Editor’s note: This is the first of a three-part series.
Some lenders today are rejecting 50 percent or more of their mortgage loan applicants after the applicants have paid for an appraisal, and in some cases after they have paid a nonrefundable upfront fee to the lender. While the rejection rate varies widely from lender to lender, the overall rate is far higher than it was before the financial crisis, when rejections late in the approval process were a rare occurrence.
There are some indications that late-stage rejection rates may be highest among the largest lenders. These lenders also own, in whole or in part, the appraisal management companies (AMCs) that retain appraisers. The lender ordering an appraisal from a company in which it has a financial interest in effect receives a piece of the appraisal fee paid by a borrower the lender subsequently rejects.
There are no statistics on late-stage rejections. The statements above are based on confidential reports from professional insiders, and my mail from rejected borrowers.
The loan rejection process
Loan rejection typically occurs at one of two points. The first point is very early in the process when the loan officer or broker pulls the borrower’s credit, and does a quick study of the application. Rejection at this point is usually based on poor credit, but the application could also reveal some other glaring deficiency, such as an inability of the applicant to document income.
Such fast rejections are relatively benign, because the borrower typically has not paid any fees to the lender, has not paid for an appraisal, and has not invested much time.
Rejection that occurs later might reflect the inability of the lender to verify income or other data relevant to approval. Most often, however, late-stage rejection is based on inadequate property value as indicated by an appraisal.
Late-stage rejection is extremely costly to applicants because they are out-of-pocket $300-$700 for the appraisal and nonrefundable loan fees, and they have invested weeks of time — sometimes they are left dangling for many weeks.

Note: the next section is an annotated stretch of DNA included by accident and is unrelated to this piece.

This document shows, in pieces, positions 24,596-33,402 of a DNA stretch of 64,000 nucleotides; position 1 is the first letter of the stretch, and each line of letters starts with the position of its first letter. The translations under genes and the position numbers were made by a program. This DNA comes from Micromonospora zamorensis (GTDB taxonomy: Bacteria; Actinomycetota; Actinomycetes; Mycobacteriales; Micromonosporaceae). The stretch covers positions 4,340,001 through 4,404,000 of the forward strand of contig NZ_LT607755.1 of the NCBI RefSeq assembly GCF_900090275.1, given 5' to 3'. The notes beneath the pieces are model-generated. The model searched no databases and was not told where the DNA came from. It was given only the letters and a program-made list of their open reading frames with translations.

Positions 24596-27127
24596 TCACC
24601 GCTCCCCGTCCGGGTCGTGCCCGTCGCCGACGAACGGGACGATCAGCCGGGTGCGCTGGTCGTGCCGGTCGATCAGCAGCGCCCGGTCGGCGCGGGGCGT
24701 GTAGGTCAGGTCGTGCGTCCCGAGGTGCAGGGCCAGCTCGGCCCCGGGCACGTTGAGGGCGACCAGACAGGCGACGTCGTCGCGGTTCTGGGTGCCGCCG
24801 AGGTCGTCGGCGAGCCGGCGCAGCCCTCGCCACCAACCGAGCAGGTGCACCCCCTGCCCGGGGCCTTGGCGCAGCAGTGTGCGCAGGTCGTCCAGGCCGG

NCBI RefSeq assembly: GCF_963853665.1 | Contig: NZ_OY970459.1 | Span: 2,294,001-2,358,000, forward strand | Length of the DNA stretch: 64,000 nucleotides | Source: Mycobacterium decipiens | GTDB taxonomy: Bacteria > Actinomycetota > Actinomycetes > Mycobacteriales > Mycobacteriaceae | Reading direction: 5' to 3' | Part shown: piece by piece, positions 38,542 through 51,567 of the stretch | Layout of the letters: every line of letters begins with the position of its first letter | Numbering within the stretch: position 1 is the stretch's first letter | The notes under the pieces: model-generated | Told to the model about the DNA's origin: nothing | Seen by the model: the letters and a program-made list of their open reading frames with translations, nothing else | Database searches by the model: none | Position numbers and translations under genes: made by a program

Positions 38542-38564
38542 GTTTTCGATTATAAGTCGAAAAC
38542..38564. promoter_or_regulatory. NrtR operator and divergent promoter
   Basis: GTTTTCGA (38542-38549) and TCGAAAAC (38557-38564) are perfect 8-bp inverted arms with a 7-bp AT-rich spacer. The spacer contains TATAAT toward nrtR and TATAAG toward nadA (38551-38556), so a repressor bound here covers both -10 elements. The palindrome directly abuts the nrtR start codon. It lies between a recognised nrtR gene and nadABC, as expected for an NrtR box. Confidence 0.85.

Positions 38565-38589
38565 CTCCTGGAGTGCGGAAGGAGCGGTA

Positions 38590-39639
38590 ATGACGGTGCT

While it is quite possible that a rejected borrower might be accepted by another lender, the borrower would face a new set of charges with little basis for believing that the result would be different.
Before the financial crisis, it was very unusual for the appraisal on a sale transaction to come in below the agreed-upon price, and when it happened — because the buyer had made a serious mistake in judgment — the practice was not to charge for the appraisal.
Today, appraisals come in below agreed-upon sale prices with some frequency, and the borrowers pay for them — adding insult to injury.
Why late-stage rejections have risen
The rise in late-stage rejections has been due in some degree to the more restrictive underwriting climate that emerged after the financial crisis. This includes not only more restrictive lending terms but also tougher enforcement of the rules including more extensive checks of closed loans for compliance.
Loans that fail compliance checks may have to be repurchased by the originators, which is very costly. Underwriters entrusted with responsibility for assuring that loans are not returned from buyers on grounds that they did not meet the requirements err on the side of rejection.
But the more restrictive underwriting climate is only one part of the story. A major factor underlying the increase in late-stage rejections is a decline in the quality of appraisals, which also has emerged since the financial crisis. The bias of underwriters favoring rejection increases as the quality of appraisals declines.
The aim of an appraisal is to determine the "true value" of a house, which is the price a well-informed buyer would be justified in paying for it. The quality of appraisals declines when the divergences from true value become larger, and when they become increasingly biased in one direction or another.
There are no statistics on appraisal quality, but here are some numbers I made up in order to illustrate what has happened. Before the crisis, the average divergence between appraisals and true values was 4 percent, and 70 percent of the divergences were on the high side. Today, the average divergence is 10 percent, and 90 percent of them are on the low side.
A decline in appraisal quality increases late-stage loan rejections. Lower-quality appraisals mean a larger number of cases where appraised value turns out to be so much lower than the value that had been assumed up to that point that it torpedoes the deal.
Next week: why appraisal quality has declined.